Canada did not take on specific commitments in this area. !e CETA result on trademarks and designs reflects

a best endeavours commitment to make all reasonable efforts to comply with international agreements and

standards to encourage more effective trademark and industrial design procedures.

With regard to the above, CETA specifically mentions the Singapore Treaty on the Law of Trademarks, the

Protocol Related to the Madrid Agreement Concerning the International Registration of Marks, and the

Geneva Act of the Hague Agreement Concerning the International Registration of Industrial Designs.

Geographical indications (GIs)

Canada currently recognizes a number of EU wines and spirit geographical indications (GI), such as Cognac

and Bordeaux.

Agreed to varying ways of addressing EU requests regarding 179 terms covering foods and beer

Preserved space for Canadian trademark holders and for users of commonly used English and French names for

food products

Offer protection for GIs without prejudicing the validity of existing Canadian trademarks

The economic impact will be contained in Canada.

Enforcement of GIs in the Canadian market remains a private matter to be argued before the courts.

Some EU GIs were protected but with the caveat that they not impact the ability of producers to use specified

English- and French-language terms that are commonly employed in Canada.

•The following terms continue to be free for use in the Canadian market, in both official languages,

regardless of product origin: Valencia orange, Black Forest ham, Tiroler bacon, Parmesan, Bavarian beer,

Munich beer.

For example, Canadian producers would be able to use English and French but not the German language

for Black Forest ham (Schwarzwaelder Schinken).

Limited GI rights provided to EU on: Asiago, feta, fontina, Gorgonzola and Munster

won’t affect ability of current users of these names in Canada to continue use

future users will be able to use the names only when accompanied by expressions such as “kind,” “type,”

style,” “imitation” or the like

Canada preserves the ability to use the customary name of a plant variety or an animal breed.

Producers can, for example, sell the kalamata variety of olive and use the variety name in their packaging.

Canada maintains ability to use components of multi-part terms, for example:

“Brie de Meaux“ will be protected, but the term “brie” can be used on its own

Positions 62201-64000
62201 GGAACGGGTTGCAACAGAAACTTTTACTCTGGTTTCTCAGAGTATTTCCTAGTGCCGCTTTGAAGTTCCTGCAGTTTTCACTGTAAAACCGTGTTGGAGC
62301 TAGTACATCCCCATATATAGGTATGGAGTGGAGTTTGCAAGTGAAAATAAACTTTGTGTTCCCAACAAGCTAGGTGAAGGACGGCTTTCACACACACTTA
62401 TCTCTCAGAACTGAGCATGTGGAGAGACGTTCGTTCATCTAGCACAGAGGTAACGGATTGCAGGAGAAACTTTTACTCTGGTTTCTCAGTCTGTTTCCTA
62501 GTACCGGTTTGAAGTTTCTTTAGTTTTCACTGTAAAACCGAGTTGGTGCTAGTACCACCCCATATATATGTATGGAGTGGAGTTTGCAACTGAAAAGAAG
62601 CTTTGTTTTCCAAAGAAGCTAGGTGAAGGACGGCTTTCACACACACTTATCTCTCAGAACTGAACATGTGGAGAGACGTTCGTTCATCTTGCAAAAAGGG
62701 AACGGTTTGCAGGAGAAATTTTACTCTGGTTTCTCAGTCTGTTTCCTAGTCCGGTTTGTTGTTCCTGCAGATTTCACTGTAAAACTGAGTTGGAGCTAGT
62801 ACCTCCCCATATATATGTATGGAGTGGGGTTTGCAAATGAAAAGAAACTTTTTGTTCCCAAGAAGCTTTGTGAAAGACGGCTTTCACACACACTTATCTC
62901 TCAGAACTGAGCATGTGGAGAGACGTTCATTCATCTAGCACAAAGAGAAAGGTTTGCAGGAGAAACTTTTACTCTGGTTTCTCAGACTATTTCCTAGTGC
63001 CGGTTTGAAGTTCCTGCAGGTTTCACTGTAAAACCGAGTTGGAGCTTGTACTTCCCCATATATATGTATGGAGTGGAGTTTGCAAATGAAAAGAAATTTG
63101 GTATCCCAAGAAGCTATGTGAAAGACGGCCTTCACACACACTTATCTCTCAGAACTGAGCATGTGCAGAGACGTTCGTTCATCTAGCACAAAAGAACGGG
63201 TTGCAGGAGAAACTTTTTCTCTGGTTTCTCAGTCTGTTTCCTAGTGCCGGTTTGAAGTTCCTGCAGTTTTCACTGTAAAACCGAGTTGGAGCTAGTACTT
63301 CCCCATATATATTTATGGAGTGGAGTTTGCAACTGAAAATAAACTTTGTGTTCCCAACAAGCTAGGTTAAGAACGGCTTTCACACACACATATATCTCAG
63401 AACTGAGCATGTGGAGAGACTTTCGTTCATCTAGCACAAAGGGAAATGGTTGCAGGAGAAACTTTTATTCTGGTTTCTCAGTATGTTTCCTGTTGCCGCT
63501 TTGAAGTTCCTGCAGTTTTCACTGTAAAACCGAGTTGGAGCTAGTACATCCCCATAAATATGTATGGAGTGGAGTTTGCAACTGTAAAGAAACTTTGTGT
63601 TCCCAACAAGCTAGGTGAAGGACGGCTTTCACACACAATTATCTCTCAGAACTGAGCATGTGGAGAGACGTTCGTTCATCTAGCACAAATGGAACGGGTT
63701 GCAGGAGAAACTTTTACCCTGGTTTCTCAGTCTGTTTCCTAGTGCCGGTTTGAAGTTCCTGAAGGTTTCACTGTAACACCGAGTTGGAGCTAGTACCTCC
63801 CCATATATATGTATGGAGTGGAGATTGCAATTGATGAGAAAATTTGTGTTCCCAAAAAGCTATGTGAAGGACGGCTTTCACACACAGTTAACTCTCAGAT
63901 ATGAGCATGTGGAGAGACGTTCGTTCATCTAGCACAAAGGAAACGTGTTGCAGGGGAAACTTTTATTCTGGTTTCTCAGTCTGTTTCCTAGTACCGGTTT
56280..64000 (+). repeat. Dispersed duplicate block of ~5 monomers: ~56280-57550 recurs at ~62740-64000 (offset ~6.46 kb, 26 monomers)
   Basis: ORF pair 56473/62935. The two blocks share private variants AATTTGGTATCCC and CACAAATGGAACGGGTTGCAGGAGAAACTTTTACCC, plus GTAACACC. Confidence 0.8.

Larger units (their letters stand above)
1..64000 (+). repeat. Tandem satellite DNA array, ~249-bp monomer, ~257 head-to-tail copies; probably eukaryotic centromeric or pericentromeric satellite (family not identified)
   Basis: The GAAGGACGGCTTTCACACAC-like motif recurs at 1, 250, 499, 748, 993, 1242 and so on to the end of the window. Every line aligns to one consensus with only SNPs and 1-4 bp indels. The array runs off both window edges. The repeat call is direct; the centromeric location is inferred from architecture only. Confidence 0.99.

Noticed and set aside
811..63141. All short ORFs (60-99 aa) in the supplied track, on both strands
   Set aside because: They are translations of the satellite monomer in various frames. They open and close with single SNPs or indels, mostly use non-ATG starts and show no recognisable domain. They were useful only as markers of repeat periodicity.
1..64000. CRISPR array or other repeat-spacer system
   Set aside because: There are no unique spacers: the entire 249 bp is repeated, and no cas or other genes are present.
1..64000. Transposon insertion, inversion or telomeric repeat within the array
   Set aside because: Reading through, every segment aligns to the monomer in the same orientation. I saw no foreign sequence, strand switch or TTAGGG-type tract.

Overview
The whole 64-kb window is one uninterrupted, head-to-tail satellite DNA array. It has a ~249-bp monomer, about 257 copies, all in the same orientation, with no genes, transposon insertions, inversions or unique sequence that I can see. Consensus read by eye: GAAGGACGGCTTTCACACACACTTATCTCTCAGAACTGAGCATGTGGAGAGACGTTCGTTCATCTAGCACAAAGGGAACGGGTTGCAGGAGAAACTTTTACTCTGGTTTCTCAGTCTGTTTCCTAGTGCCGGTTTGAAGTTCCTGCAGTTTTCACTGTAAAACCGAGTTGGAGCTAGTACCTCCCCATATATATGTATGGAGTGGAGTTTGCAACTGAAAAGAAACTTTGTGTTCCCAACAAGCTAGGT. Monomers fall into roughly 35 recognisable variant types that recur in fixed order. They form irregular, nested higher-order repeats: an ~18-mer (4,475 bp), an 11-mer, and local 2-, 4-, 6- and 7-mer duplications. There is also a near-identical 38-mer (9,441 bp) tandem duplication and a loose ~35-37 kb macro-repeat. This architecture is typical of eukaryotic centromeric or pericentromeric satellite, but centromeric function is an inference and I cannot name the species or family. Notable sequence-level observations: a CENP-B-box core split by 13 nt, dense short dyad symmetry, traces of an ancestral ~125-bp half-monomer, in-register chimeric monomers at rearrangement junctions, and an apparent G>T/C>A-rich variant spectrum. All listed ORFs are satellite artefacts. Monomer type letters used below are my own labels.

“Gouda Holland“ will be protected, but the term “Gouda” can be used on its own

“Edam Holland” will be protected, but the term “Edam” can be used on its own

“Mortadella Bologna“ will be protected, but either “Mortadella” or “bologna” can be used separately

Canada did not agree to protect the French term “noix de Grenoble” (walnut, in English), meaning this term

remains free for use in Canada.

Budweiser beer : Canada will not protect the GI “Budejovicke,” which prevents any potential conflict with the

Budweiser trademark.

Consultations were conducted with stakeholders, including meetings with individual trademark holders.

Plants and plant protection products

Reflects Canadian regime

provides certainty for data protection for plant protection products

Commits both sides to co-operate to promote and reinforce the protection of plant varieties based on the

International Convention for the Protection of New Varieties of Plants (UPOV)

Canada and the EU already work together under UPOV.

CETA will not change the “farmers’ privilege” to save and replant seeds of a protected variety on their own land

under the federal Plant Breeders’Rights’ Act.

Enforcement

Commitment to ensure simple, fair, equitable and cost-effective enforcement of intellectual property rights

Includes provisions on civil remedies and border enforcement in line with Canada’s existing regime and federal

Bill C-56, Combating Counterfeit Products Act

Commitments concerning the handling of geographical indications at the border: to be confirmed

!is is not expected to interrupt trade at the border.

Publication d’une étude internationale sur la protection des jeux-vidéo par droit d’auteur

October 28, 2013

Résumé de l’OMPI

Listes des top 20 “joueurs” en brevets dans différentes industries/technologies

October 25, 2013

Liste Patent Power 2013 d’IEEE

Google Patents intègre maintenant les bases de données de l’OPIC, Allemagne, Chine et OMPI

September 27, 2013

Voir l‘annonce sur un des blogues de Google

Scintillae of inventiveness or imagination #5

June 27, 2013

Liste des 300 premiers détenteurs de brevets aux États-Unis

L’association Intellectual Property Owners (IPO) a récemment publié une liste des 300 premiers détenteurs de brevets aux États-Unis pour les brevets émis dans l’année 2012. Une copie de la liste se trouve sur le site suivant.

Traduction automatique de brevets japonais